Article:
The Eight Auspicious Symbols

The Eight Auspicious Symbols displayed on a shrine before an image of Lord Tonpa Shenrap at Triten Norbutse Monastery. Photo credit: Raven Cypress Wood

In the Yungdrung Bön tradition, the Eight Auspicious Symbols are displayed in order to bring good luck and increase positive circumstances.  In the Tibetan language, they are called Tashi Dze Gye.  Each symbol has a specific meaning and energy.

endless knot 2 largerThe Glorious Endless Knot, Tibetan: Pal Be’u, symbolizes the interdependence of all things.  It also represents activities and knowledge.

Conch shellThe White Conch Shell, Tibetan: Düng Kar, symbolizes the far-reaching sound of the Buddha’s teachings as well as melodious sound in general.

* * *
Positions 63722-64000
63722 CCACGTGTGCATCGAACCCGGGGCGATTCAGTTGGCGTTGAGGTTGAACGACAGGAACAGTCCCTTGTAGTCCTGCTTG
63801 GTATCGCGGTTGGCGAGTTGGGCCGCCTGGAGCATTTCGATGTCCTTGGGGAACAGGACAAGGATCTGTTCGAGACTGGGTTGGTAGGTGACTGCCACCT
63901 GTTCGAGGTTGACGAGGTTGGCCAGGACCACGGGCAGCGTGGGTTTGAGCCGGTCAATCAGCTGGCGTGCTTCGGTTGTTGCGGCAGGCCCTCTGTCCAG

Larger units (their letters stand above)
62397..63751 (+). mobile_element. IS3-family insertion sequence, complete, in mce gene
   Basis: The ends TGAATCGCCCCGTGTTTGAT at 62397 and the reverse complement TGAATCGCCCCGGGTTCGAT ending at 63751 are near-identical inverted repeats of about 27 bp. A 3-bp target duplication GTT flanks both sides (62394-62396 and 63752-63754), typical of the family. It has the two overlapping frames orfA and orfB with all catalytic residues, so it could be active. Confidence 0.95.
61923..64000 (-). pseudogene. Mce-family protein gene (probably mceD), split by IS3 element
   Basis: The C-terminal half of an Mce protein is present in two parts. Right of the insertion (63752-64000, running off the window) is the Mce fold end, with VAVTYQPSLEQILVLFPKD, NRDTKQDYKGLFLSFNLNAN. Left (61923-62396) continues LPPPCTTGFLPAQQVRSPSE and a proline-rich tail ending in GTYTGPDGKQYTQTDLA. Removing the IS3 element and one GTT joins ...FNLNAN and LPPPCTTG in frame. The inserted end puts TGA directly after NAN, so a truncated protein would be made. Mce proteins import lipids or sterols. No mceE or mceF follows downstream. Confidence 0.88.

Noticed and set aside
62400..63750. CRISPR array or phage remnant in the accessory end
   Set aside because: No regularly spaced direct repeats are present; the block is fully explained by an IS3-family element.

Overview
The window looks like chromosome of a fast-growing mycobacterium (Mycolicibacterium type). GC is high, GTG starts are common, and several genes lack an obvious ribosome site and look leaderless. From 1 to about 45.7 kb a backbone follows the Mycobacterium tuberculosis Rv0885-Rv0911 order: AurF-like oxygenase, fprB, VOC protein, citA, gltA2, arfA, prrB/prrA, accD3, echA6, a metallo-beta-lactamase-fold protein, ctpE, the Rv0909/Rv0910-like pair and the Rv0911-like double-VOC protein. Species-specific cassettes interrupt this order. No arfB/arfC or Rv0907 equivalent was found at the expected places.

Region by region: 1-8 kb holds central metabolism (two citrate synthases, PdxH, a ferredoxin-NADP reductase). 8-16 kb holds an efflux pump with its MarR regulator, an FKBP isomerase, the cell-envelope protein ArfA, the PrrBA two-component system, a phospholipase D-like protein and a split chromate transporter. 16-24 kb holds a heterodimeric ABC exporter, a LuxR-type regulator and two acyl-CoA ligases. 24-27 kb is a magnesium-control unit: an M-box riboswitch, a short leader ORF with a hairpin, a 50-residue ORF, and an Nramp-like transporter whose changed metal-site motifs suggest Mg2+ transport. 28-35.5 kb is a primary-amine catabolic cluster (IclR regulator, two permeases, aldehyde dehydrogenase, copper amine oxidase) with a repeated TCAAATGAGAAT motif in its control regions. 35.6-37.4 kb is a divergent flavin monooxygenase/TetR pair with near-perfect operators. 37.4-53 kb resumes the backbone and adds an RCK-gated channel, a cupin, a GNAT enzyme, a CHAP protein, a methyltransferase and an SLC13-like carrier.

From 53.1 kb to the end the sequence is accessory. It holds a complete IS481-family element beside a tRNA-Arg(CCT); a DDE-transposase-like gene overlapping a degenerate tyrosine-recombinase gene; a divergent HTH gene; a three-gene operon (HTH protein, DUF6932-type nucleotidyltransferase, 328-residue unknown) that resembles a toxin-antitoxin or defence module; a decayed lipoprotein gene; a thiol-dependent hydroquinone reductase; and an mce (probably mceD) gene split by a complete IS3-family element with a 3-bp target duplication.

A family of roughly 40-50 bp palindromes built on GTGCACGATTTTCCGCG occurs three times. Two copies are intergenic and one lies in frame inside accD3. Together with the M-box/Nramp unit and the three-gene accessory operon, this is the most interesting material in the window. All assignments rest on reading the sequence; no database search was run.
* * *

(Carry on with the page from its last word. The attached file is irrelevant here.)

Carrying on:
wheelThe Wheel, Tibetan: Khorlo, sometimes referred to as The Wheel of Dharma, symbolizes the Buddha’s teachings.  Each aspect of the wheel such as the rim, the hub and the spokes all have meaning according to the context within which the wheel appears.

Golden fishThe Golden Fish, Tibetan: Ser Nya, symbolize freedom and liberation, as well as skill with handicrafts and power in the hands for healers.

LotusThe Lotus, Tibetan: Pema, symbolizes purification.

Victory BannerThe Victory Banner, Tibetan: Gyaltsen, symbolizes victory over all obstacles, as well as gaining happiness.

VaseThe Vase, Tibetan: Bumpa, symbolizes wealth and virtues.

paraso 2lThe Parasol, Tibetan: Duk, symbolizes being protected from suffering as well as prosperity and good luck for the head.

Posted on July 2, 2015, in Iconography, Tibetan Culture & History, Yungdrung Bon Sacred Symbols. Bookmark the permalink. Leave a comment.

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